In my Debian Wheezy systems, I noticed that the postgres user 'postgres', the "PostgreSQL administrator", uses /bin/bash as shell. However, I cannot figure out why this is needed. Changing this to /bin/false still allows me to use the command psql.

So, why does the system user postgres require a shell, and does it have to be specifically /bin/bash?

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    This was required for the cronjob running pg_autovacuum. – Simon Richter Sep 28 '14 at 18:05

Check out Why does the 'bin' user need a login shell?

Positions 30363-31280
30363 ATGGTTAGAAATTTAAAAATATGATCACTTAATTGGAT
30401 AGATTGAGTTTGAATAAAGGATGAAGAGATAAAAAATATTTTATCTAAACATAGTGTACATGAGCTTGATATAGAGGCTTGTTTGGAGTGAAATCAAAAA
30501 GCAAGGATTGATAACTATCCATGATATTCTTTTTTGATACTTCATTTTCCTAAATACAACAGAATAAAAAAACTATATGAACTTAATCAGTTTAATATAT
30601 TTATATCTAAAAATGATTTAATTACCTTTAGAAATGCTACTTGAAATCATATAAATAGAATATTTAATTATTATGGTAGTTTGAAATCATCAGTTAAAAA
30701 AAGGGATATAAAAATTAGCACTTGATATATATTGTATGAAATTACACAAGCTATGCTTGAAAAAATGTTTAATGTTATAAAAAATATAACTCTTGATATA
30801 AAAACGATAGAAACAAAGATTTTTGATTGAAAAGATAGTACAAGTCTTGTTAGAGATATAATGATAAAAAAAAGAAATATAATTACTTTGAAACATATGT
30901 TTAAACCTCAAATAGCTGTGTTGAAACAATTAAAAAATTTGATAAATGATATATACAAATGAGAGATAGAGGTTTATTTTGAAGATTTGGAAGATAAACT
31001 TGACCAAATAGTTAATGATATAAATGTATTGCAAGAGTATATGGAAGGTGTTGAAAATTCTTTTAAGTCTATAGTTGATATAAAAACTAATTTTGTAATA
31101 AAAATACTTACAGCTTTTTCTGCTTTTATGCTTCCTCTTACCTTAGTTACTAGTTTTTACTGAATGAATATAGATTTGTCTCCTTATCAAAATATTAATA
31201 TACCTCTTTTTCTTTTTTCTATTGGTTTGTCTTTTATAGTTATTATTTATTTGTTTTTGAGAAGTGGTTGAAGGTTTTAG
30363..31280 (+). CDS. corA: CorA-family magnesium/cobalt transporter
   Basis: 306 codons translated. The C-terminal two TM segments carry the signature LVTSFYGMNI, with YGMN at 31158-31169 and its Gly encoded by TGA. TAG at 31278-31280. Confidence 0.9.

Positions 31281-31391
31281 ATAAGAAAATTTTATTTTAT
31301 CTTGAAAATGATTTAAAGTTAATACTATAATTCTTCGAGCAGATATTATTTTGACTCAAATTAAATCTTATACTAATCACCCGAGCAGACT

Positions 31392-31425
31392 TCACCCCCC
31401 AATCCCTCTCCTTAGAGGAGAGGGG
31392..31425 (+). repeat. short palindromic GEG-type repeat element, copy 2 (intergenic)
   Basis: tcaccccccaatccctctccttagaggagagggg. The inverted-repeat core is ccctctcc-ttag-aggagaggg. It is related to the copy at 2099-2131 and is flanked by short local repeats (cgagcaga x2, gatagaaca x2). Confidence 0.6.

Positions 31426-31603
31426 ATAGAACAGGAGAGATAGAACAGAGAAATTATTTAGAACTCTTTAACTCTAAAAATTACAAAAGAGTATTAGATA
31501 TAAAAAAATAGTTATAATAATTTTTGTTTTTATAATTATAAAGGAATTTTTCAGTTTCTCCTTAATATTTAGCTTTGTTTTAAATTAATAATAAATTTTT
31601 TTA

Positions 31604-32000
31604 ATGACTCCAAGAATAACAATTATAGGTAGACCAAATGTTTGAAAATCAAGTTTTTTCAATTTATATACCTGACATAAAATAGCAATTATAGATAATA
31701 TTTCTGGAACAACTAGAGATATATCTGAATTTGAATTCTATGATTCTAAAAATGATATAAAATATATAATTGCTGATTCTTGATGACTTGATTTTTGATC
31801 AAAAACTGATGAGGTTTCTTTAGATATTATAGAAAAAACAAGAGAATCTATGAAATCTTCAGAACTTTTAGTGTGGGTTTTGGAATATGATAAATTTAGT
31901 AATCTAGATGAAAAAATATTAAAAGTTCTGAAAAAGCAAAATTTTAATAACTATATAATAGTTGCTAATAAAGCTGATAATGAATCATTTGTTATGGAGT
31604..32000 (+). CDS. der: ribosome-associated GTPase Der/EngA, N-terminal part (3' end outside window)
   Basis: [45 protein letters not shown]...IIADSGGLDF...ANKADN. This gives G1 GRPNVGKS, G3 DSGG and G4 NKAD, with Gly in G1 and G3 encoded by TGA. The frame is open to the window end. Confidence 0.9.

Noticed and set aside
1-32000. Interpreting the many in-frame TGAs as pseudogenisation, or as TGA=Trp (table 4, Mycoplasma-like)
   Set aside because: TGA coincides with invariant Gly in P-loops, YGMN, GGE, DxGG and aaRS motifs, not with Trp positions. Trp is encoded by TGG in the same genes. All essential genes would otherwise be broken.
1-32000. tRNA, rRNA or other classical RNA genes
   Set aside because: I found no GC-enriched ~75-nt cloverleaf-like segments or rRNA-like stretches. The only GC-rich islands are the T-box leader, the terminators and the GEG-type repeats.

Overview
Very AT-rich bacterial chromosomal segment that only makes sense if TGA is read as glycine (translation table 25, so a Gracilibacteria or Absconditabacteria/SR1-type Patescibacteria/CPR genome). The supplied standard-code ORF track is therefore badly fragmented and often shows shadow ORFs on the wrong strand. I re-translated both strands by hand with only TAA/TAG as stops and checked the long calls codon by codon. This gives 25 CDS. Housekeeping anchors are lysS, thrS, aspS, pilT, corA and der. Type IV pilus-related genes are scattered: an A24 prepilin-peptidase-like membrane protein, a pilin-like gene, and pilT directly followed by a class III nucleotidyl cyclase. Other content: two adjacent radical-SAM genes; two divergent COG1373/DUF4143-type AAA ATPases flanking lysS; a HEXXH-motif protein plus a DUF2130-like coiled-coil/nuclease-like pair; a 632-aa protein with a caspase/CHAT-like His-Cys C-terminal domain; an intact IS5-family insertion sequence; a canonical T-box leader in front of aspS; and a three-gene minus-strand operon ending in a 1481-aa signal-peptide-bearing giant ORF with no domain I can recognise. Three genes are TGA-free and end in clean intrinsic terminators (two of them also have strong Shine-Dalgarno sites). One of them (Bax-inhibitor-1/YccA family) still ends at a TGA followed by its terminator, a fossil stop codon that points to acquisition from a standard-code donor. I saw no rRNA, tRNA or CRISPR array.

It says this pattern for system users is

  • Common in Debian, and not so much in other distributions.
  • Considered a bug / genuine security issue by several people.
  • Required in order to run cron jobs as that user, and perhaps also by some scripts if they use su -c to run as this user. It should be easy to check for these. Check for cron jobs belonging to psql. Check for scripts in the postgres package (dpkg-query -L) and grep them for use of su.

It's also suggested that if your main worry is some sort of abuse of this user involving SSH logins, it might be convenient to use AllowGroups in sshd_config. (Creating an sshlogin group, as recommended by the Ubuntu Server Guide).

The pattern was fixed in the base system earlier this year - see bug #274229. So if you think postgres could be fixed as well, it would be great to contact the package maintainers e.g. by filing a bug.

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